CPVC copolymers can be obtained by chlorinating such PVC copolymers using conventional methods such as that described in U.S. Pat. No. 2,996,489, which is incorporated herein by reference.
Preferred PVCs as starting materials are suspension polymerized vinyl chloride, although less preferred mass (bulk) polymerized can be useful. Rigid PVCs contain essentially no plasticizer, and preferably less than about 10 or about 5 weight parts of copolymerized co-monomer based 100 weight parts of vinyl chloride, and most preferably are essentially homopolymers of vinyl chloride.
Useful weight average molecular weights of CPVCs can be from about 39,000 to about 150,000, and preferably from about 55,000 to about 109,000, where the molecular weight is measured by size exclusion chromatography and correlated to absolute PVC molecular weights determined by Perkins et al., Journal of Vinyl Technology, Vol. 15, No. 2 (1993).
The base polyvinyl chloride (PVC) resin used to make CPVCs of this invention can have an inherent viscosity from about 0.45 to about 1.5 and preferably from about 0.68 to about 1.2, as measured by using 0.2 grams of resin in 100 ml of cyclohexanone at 30 degrees C. by ASTM D 1243.
The CPVCs of this invention have a K Value ranging from about 53 to 60 and preferably from about 55 to 58.
Commercially available CPVC resins can be used meeting the specifications stated above. Non-limiting sources of commercial CPVC resin are Sekisui America Corporation of New York, N.Y., USA; Kaneka Texas Corporation of Pasadena, Tex., USA; and Noveon Corporation of Brecksville, Oh., USA. Of these sources, high HDT CPVC resin from Sekisui is preferred because better optical clarity as measured by haze can be obtained. While not being limited to any particular theory, it is possible that the heat chlorination process used by Sekisui to make CPVC contributes to its value.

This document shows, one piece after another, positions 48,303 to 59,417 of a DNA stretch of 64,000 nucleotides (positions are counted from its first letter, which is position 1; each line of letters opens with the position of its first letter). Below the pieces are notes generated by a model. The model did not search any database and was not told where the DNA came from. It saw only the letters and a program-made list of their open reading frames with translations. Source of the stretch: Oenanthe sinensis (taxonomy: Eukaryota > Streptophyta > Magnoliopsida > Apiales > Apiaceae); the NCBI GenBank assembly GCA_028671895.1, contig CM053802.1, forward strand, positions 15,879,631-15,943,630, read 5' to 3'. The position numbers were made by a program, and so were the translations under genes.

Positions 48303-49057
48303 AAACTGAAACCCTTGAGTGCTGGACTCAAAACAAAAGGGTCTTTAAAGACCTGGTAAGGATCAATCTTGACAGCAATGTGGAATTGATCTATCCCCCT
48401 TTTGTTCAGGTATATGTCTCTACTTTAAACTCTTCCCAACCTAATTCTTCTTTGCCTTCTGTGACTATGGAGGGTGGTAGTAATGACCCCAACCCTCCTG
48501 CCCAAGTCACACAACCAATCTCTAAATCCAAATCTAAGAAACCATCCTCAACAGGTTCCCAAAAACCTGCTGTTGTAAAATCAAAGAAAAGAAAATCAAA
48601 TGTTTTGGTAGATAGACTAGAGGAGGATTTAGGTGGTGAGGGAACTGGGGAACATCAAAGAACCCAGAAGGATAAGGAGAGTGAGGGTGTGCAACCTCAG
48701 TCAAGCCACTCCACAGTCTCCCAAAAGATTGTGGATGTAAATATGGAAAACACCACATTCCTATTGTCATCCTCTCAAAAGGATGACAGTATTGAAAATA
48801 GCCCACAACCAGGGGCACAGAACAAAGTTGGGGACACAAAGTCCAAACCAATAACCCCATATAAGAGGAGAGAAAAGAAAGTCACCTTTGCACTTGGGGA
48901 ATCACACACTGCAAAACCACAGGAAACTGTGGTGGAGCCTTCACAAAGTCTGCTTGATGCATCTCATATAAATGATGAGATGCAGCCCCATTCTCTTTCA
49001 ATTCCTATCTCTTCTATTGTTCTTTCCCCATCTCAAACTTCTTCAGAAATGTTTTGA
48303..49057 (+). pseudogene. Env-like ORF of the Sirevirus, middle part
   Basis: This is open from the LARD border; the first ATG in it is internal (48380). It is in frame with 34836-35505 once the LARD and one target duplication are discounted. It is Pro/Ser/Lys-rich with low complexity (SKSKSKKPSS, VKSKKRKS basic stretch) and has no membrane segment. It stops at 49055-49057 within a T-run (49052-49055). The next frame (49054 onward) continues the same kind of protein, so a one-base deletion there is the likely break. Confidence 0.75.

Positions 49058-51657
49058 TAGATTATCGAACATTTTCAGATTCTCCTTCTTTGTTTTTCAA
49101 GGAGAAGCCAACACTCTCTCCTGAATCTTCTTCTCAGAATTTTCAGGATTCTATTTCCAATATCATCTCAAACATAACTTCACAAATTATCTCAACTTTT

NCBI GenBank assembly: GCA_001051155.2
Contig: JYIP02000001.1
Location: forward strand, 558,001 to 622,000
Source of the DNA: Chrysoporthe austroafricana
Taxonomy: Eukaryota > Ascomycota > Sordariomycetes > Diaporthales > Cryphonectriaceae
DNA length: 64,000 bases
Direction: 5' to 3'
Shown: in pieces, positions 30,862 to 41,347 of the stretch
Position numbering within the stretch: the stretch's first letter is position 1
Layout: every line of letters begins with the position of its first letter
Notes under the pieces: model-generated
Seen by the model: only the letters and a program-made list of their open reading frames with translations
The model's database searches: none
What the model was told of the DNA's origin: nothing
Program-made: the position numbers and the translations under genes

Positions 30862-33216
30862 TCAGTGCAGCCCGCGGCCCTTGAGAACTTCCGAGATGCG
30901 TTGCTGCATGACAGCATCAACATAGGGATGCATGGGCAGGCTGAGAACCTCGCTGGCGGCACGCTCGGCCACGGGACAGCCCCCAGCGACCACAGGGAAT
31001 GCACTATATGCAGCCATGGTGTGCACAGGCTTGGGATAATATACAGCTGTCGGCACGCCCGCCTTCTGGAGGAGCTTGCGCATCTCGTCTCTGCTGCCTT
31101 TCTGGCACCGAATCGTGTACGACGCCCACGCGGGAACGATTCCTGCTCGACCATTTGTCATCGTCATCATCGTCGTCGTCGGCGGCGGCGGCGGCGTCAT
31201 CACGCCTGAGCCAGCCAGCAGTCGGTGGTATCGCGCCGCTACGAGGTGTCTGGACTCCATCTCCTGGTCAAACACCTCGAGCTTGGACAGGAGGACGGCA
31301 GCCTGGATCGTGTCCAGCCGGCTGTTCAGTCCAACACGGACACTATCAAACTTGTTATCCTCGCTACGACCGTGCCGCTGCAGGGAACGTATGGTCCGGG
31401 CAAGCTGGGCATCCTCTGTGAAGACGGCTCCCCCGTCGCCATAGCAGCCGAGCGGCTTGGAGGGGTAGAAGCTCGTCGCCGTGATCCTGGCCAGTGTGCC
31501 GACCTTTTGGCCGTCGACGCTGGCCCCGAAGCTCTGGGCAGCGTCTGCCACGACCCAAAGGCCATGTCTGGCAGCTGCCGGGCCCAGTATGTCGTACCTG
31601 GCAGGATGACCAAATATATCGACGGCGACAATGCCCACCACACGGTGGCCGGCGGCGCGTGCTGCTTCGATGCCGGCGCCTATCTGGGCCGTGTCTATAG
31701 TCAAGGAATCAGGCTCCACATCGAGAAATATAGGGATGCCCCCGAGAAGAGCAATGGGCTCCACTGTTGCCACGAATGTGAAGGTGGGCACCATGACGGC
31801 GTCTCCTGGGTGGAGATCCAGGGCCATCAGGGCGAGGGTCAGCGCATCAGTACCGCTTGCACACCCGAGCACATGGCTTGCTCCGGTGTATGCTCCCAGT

The present invention has determined that optical clarity can be achieved by selection of the following ingredients as a preferred embodiment. But, without undue experimentation, one skilled in the art can establish a formulation to make a high HDT optically clear CPVC compound using other commercial ingredients, so long as the resulting haze is not greater than about 22%, desirably less than about 20%, and preferably less than about 18%. It has been found in this invention that one can obtain an extruded pipe made from compounds of the present invention that have a haze of less than about 16%.
Another factor in compounds of the present invention is luminous transmittance, also known as optical transmission, measured also using ASTM test D-1003-00. Compounds of the present invention can have an optical transmission of at least 36%, desirably at about 39%, and preferably at least about 42%. It has been found in this invention that one can obtain an extruded pipe made from compounds of the present invention that have a luminous transmittance of at least about 50%.
It should be apparent to those skilled in the art that an optically clear extrudate from a compound of the present invention is not necessarily a colorless extrudate. The color of the extrudate is determined by its ingredients, method of manufacture, and other variables. It has been found that a preferred CPVC formulation made into a pipe of the present invention has a straw-yellow color. Compounds of the present invention can have a yellowness index of no greater than about 78, desirably no greater than about 68, and preferably no greater than about 58. It has been found in this invention that one can obtain an extruded pipe made from compounds of the present invention that have a yellowness index (both far and near) of no more than 42.
Manual examination of a straw-yellow colored pipe (one inch nominal Schedule 40 size) made from a compound of the present invention revealed that one could see through the pipe with sufficient detail to read the Times New Roman 12 pitch font or to see the detail of wrinkles of a human finger. One was not able to see fingerprints of a human finger.
Lubricants are conventional additives to polyvinyl halide compounds. There are generally two types: internal lubricants which assist the mixing and dispersion of the ingredients within the shearing action of an extruder and external lubricants which assist the molten mass to move through the extruder.
Conventionally, both internal lubricants and external lubricants are added to a typical CPVC compound. However, in this invention, because a high HDT CPVC compound is needed, internal lubricants which adversely affect HDT properties are not intentionally used. Therefore, compounds of the present invention are essentially free of internal lubricants.